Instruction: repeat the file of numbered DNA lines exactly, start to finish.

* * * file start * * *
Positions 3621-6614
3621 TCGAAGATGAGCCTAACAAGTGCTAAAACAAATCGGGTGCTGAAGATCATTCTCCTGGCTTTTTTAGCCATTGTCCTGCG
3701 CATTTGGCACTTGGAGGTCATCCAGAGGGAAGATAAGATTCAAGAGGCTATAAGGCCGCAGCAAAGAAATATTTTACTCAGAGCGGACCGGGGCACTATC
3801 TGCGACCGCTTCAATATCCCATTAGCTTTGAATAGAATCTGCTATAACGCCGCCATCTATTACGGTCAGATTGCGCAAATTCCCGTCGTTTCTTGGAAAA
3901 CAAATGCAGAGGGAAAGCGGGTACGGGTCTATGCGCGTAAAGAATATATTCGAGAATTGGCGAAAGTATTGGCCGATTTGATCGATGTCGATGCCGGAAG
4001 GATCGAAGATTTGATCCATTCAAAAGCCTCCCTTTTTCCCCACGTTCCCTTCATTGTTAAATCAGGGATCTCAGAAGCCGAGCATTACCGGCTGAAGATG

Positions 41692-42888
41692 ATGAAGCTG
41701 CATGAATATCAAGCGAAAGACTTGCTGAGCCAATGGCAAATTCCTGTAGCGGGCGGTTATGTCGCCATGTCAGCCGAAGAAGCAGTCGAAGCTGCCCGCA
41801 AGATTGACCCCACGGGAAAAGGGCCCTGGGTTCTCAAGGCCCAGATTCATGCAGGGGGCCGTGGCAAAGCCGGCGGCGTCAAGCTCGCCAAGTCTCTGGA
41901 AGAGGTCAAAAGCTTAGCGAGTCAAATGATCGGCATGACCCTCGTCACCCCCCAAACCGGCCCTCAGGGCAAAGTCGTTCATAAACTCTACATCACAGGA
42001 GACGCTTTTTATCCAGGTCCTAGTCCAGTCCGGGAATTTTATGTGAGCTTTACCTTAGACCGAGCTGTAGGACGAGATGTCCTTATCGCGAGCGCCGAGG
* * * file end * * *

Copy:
Positions 3621-6614
3621 TCGAAGATGAGCCTAACAAGTGCTAAAACAAATCGGGTGCTGAAGATCATTCTCCTGGCTTTTTTAGCCATTGTCCTGCG
3701 CATTTGGCACTTGGAGGTCATCCAGAGGGAAGATAAGATTCAAGAGGCTATAAGGCCGCAGCAAAGAAATATTTTACTCAGAGCGGACCGGGGCACTATC
3801 TGCGACCGCTTCAATATCCCATTAGCTTTGAATAGAATCTGCTATAACGCCGCCATCTATTACGGTCAGATTGCGCAAATTCCCGTCGTTTCTTGGAAAA
3901 CAAATGCAGAGGGAAAGCGGGTACGGGTCTATGCGCGTAAAGAATATATTCGAGAATTGGCGAAAGTATTGGCCGATTTGATCGATGTCGATGCCGGAAG
4001 GATCGAAGATTTGATCCATTCAAAAGCCTCCCTTTTTCCCCACGTTCCCTTCATTGTTAAATCAGGGATCTCAGAAGCCGAGCATTACCGGCTGAAGATG

Positions 41692-42888
41692 ATGAAGCTG
41701 CATGAATATCAAGCGAAAGACTTGCTGAGCCAATGGCAAATTCCTGTAGCGGGCGGTTATGTCGCCATGTCAGCCGAAGAAGCAGTCGAAGCTGCCCGCA
41801 AGATTGACCCCACGGGAAAAGGGCCCTGGGTTCTCAAGGCCCAGATTCATGCAGGGGGCCGTGGCAAAGCCGGCGGCGTCAAGCTCGCCAAGTCTCTGGA
41901 AGAGGTCAAAAGCTTAGCGAGTCAAATGATCGGCATGACCCTCGTCACCCCCCAAACCGGCCCTCAGGGCAAAGTCGTTCATAAACTCTACATCACAGGA
42001 GACGCTTTTTATCCAGGTCCTAGTCCAGTCCGGGAATTTTATGTGAGCTTTACCTTAGACCGAGCTGTAGGACGAGATGTCCTTATCGCGAGCGCCGAGG